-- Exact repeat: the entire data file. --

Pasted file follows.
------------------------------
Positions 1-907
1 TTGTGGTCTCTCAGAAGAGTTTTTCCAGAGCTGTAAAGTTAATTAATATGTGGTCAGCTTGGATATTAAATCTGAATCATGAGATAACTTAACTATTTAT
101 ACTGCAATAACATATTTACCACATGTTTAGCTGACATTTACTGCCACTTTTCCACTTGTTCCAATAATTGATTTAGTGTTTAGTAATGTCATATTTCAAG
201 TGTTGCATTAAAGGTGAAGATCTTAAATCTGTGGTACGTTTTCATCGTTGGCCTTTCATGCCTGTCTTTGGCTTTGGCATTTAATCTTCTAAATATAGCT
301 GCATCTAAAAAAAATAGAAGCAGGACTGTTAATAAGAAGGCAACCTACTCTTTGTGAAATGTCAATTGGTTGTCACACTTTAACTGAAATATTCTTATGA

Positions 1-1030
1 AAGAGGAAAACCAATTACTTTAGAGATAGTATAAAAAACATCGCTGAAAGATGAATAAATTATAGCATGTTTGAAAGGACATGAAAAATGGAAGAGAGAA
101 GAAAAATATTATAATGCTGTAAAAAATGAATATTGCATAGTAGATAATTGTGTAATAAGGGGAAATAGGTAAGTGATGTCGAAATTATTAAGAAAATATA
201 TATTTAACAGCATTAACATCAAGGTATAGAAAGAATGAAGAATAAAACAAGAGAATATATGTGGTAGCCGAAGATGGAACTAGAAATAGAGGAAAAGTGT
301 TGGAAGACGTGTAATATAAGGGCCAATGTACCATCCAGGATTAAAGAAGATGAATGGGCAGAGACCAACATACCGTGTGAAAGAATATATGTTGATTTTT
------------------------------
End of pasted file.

Positions 1-907
1 TTGTGGTCTCTCAGAAGAGTTTTTCCAGAGCTGTAAAGTTAATTAATATGTGGTCAGCTTGGATATTAAATCTGAATCATGAGATAACTTAACTATTTAT
101 ACTGCAATAACATATTTACCACATGTTTAGCTGACATTTACTGCCACTTTTCCACTTGTTCCAATAATTGATTTAGTGTTTAGTAATGTCATATTTCAAG
201 TGTTGCATTAAAGGTGAAGATCTTAAATCTGTGGTACGTTTTCATCGTTGGCCTTTCATGCCTGTCTTTGGCTTTGGCATTTAATCTTCTAAATATAGCT
301 GCATCTAAAAAAAATAGAAGCAGGACTGTTAATAAGAAGGCAACCTACTCTTTGTGAAATGTCAATTGGTTGTCACACTTTAACTGAAATATTCTTATGA

Positions 1-1030
1 AAGAGGAAAACCAATTACTTTAGAGATAGTATAAAAAACATCGCTGAAAGATGAATAAATTATAGCATGTTTGAAAGGACATGAAAAATGGAAGAGAGAA
101 GAAAAATATTATAATGCTGTAAAAAATGAATATTGCATAGTAGATAATTGTGTAATAAGGGGAAATAGGTAAGTGATGTCGAAATTATTAAGAAAATATA
201 TATTTAACAGCATTAACATCAAGGTATAGAAAGAATGAAGAATAAAACAAGAGAATATATGTGGTAGCCGAAGATGGAACTAGAAATAGAGGAAAAGTGT
301 TGGAAGACGTGTAATATAAGGGCCAATGTACCATCCAGGATTAAAGAAGATGAATGGGCAGAGACCAACATACCGTGTGAAAGAATATATGTTGATTTTT